A Medical Situation Meets Can-Do American Spirit In Rochester

Time was running out for Bashir and his family in Kabul.
 
A wartime interpreter for the U.S. mission for years in Afghanistan, Bashir would frequently go over the border to get life-saving medicine in Pakistan that was not available in Afghanistan. However, as part of the process to get a special immigrant visa, Bashir had to turn over family passports to the U.S. Embassy in Kabul, which meant he could no longer go across the border to Pakistan to get his monthly blood work done, and his medicine. In December 2018, he was critically low on medicine with only a three-week supply left.
 
Meanwhile, Bashir’s daughter, sweet Aisha, was found to have a hole in her heart, and while cheerful, she is very tiny, and needed to be under a specialist’s care. 
 
When Bashir and his family finally got their special immigrant visas, they did not have time to wait weeks or months for travel arrangements. They needed to leave in days, and needed help, and NOLB’s Rochester team of volunteers were there to help.
 
Emails were quickly exchanged between myself and Bashir in all hours of respective day and nights starting Jan. 14 to figure out the details of this emergency resettlement. During this same period, our chapter was also helping three other families who had arrived from Kabul.
 
But for our chapter, it was a situation we are prepared to handle with a “can-do spirit” of over 200 volunteers willing to help.  
 
There were two immediate problems we had to tackle: the best place to house this family of three with medical problems, and how to get this family from JFK Airport to Rochester, NY. It was a seven hour drive – right when a major nor’easter snow storm was hitting the east coast, stretching from Washington, D.C., up the coast, and into Canada.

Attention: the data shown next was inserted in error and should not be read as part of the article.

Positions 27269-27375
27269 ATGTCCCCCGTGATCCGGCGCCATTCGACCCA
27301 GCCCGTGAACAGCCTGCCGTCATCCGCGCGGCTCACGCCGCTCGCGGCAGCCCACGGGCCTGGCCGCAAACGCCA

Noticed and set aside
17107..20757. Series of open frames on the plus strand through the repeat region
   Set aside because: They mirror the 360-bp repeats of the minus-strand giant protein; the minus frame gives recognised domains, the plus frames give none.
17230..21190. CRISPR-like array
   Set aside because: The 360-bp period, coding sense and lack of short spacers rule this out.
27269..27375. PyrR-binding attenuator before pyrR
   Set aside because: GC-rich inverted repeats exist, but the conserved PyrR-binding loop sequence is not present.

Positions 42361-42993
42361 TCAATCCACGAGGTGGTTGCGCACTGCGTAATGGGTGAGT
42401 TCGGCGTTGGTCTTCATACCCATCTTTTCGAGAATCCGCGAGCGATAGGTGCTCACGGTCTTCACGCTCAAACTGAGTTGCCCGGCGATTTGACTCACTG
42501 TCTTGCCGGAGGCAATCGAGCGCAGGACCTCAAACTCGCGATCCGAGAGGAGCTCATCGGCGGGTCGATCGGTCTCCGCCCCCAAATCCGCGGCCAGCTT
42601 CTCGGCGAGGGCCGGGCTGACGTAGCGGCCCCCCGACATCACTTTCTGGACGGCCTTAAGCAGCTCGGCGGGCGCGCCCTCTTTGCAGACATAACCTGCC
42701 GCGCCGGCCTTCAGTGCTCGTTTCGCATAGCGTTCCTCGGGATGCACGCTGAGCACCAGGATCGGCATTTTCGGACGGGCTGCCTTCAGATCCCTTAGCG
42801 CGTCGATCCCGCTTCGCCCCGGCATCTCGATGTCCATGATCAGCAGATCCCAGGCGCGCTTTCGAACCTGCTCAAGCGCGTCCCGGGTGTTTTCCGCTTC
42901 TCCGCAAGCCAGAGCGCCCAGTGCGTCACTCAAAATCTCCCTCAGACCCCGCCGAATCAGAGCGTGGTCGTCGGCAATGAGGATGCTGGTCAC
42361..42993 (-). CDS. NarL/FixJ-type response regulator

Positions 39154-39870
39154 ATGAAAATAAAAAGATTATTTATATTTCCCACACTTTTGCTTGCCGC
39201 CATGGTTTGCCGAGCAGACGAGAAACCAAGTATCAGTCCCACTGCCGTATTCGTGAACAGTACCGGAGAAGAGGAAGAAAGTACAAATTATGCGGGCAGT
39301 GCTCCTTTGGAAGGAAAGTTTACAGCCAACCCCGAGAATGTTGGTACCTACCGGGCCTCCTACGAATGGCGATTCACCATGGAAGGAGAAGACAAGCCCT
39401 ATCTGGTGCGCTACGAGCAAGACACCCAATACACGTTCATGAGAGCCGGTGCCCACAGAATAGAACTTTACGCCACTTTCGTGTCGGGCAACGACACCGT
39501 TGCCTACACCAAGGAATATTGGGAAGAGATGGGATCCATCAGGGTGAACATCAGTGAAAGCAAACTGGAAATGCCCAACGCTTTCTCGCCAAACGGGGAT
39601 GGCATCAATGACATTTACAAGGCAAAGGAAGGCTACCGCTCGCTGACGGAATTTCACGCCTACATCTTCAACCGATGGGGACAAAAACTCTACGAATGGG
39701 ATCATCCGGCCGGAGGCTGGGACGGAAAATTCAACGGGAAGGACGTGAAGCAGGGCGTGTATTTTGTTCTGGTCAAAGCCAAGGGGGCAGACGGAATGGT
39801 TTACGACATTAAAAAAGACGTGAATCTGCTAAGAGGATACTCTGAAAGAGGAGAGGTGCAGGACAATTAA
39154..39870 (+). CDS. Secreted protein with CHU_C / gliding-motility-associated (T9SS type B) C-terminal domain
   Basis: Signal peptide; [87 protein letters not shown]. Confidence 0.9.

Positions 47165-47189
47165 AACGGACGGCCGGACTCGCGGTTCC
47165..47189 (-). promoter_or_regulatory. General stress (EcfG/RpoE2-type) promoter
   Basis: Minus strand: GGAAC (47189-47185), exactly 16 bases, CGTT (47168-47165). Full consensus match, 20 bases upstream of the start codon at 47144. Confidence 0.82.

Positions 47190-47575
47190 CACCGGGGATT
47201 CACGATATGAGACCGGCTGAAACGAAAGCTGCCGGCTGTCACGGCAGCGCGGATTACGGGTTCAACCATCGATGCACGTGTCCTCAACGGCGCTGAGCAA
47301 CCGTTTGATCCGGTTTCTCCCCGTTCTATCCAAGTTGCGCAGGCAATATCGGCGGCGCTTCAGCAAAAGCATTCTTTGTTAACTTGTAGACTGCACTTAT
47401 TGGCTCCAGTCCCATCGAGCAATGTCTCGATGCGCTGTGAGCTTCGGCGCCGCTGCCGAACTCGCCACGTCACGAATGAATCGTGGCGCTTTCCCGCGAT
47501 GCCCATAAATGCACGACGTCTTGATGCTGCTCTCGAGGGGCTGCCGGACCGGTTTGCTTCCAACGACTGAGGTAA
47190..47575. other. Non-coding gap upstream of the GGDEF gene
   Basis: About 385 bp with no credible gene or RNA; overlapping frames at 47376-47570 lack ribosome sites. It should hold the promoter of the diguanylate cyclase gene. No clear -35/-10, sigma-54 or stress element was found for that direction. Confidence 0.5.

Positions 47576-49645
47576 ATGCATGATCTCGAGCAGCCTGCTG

A  childhood friend of Bashir who lives in Manitoba, Canada, made the roughly 500-mile journey to JFK  to welcome his friends and to provide a hotel until the storm passed and roads were clear.
 
An apartment was offered at a discount by a generous donor whose father survived the horrors of Nazi Germany in World War II, and he wanted to give back the community. 
 
NOLB donors paid the first month’s rent and security deposit and filled the cabinets and refrigerator with food. Furniture, bedding and dishware were gathered from donations stored at our farm in Mendon, NY — the base for the Rochester chapter.
A “caring circle” was quickly formed for this family, including Dr. Deb Abell who also serves on the NOLB-ROC board, along with retired nurse Lin Vanderstyne, and four other community members who agree to help bring the family food shopping, to medical appointments, and also show them the museums and attractions of this small western New York city.
When the family arrived in the early evening of Jan. 19 – only five days after contacting NOLB while still in Afghanistan – Dr. Abell stopped by for a quick health assessment and review medical records to make sure there was not an emergency, but of course there was a glitch. Customs and Border Patrol agents at JFK had taken the family’s health records, and this was not the first time this happened to an SIV family.
Because of the volunteer support, NOLB was able to make arrangements with Catholic Family Center to get the family immediately into a refugee health center so they could obtain medicine and get much-needed medical check-ups. 
 
And this is literally the day-to-day operation of the Rochester Chapter. We won’t say “no.”  If it “can’t be done,” we will find another way to do it.
 
No One Left Behind is the epitome of human kindness and the American can-do spirit that just works and is alive and well in the volunteers of No One Left Behind. 
 
We are all grateful that we could help this family in their critical hour of need, and welcome them into our Rochester community.